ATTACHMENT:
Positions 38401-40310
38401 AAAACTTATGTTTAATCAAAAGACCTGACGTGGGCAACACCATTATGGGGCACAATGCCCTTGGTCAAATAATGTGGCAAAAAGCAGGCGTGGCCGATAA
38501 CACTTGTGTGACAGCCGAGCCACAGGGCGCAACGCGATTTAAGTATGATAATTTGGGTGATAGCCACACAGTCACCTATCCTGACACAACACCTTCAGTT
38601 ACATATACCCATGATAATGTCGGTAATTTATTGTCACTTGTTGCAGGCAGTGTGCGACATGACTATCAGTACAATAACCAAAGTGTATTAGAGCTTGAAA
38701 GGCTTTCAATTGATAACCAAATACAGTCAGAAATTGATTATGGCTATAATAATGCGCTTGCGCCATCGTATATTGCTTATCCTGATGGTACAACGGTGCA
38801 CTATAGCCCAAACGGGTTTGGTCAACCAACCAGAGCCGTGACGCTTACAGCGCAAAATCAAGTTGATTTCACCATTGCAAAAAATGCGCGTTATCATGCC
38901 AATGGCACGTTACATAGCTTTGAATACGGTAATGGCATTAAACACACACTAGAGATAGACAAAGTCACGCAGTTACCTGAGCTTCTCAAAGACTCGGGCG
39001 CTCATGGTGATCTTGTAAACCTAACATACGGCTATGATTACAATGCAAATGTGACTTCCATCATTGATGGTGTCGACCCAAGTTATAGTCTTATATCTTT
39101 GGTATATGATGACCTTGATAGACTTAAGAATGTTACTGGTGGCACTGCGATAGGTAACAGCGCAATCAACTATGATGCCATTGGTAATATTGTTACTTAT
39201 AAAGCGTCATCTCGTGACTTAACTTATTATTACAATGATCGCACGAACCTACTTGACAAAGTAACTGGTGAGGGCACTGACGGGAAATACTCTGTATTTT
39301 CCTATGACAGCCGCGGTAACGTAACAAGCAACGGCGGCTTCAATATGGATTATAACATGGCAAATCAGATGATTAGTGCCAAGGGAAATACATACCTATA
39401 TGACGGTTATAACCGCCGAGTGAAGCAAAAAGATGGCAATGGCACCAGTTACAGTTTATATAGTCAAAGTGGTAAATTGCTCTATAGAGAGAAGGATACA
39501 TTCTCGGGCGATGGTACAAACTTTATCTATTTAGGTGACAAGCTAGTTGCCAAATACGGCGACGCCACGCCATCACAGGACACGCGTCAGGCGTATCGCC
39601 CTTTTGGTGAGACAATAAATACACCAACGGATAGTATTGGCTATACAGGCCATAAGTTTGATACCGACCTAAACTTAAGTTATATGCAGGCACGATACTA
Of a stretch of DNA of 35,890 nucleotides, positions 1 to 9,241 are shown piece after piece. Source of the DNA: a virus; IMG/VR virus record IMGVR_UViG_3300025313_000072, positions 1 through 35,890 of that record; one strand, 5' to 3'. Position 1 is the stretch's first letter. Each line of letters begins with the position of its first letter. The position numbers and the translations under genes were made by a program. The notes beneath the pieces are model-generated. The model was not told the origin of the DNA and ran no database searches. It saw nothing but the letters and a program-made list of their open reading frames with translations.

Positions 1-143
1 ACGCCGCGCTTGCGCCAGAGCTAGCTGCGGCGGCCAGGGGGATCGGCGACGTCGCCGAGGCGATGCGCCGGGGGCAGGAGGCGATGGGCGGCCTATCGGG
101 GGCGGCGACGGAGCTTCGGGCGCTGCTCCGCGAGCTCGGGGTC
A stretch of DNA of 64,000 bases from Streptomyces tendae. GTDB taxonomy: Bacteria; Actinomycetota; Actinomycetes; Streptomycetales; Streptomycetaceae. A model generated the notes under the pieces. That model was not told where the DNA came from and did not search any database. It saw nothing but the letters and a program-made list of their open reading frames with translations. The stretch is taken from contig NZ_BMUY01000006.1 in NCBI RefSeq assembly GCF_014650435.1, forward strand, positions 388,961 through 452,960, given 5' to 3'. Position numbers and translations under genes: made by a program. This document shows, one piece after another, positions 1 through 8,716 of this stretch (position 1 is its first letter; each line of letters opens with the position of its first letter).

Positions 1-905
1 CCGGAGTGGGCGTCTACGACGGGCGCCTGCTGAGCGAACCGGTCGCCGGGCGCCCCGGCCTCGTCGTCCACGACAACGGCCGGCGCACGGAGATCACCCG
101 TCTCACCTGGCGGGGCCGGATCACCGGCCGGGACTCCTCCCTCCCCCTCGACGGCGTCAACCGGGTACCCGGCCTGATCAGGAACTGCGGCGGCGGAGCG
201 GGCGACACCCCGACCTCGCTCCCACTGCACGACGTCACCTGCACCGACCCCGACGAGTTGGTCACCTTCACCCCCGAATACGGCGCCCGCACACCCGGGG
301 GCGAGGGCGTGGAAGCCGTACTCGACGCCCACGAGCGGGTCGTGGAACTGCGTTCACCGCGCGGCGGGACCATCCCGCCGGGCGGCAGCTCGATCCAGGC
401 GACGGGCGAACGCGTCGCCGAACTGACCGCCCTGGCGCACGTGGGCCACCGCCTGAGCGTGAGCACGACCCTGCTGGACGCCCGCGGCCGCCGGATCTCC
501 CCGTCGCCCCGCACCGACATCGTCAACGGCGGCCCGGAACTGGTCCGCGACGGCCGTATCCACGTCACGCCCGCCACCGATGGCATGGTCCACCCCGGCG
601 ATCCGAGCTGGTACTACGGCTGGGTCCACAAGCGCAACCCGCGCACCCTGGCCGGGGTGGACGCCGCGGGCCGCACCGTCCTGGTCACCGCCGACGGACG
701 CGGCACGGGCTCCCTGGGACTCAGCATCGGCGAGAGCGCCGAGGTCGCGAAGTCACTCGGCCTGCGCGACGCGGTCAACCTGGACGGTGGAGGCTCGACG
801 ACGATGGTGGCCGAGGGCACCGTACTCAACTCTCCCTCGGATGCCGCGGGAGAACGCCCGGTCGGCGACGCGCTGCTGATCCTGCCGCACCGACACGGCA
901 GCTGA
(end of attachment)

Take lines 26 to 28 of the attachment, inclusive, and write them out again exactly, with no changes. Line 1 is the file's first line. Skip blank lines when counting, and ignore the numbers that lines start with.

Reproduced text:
501 CCGTCGCCCCGCACCGACATCGTCAACGGCGGCCCGGAACTGGTCCGCGACGGCCGTATCCACGTCACGCCCGCCACCGATGGCATGGTCCACCCCGGCG
601 ATCCGAGCTGGTACTACGGCTGGGTCCACAAGCGCAACCCGCGCACCCTGGCCGGGGTGGACGCCGCGGGCCGCACCGTCCTGGTCACCGCCGACGGACG
701 CGGCACGGGCTCCCTGGGACTCAGCATCGGCGAGAGCGCCGAGGTCGCGAAGTCACTCGGCCTGCGCGACGCGGTCAACCTGGACGGTGGAGGCTCGACG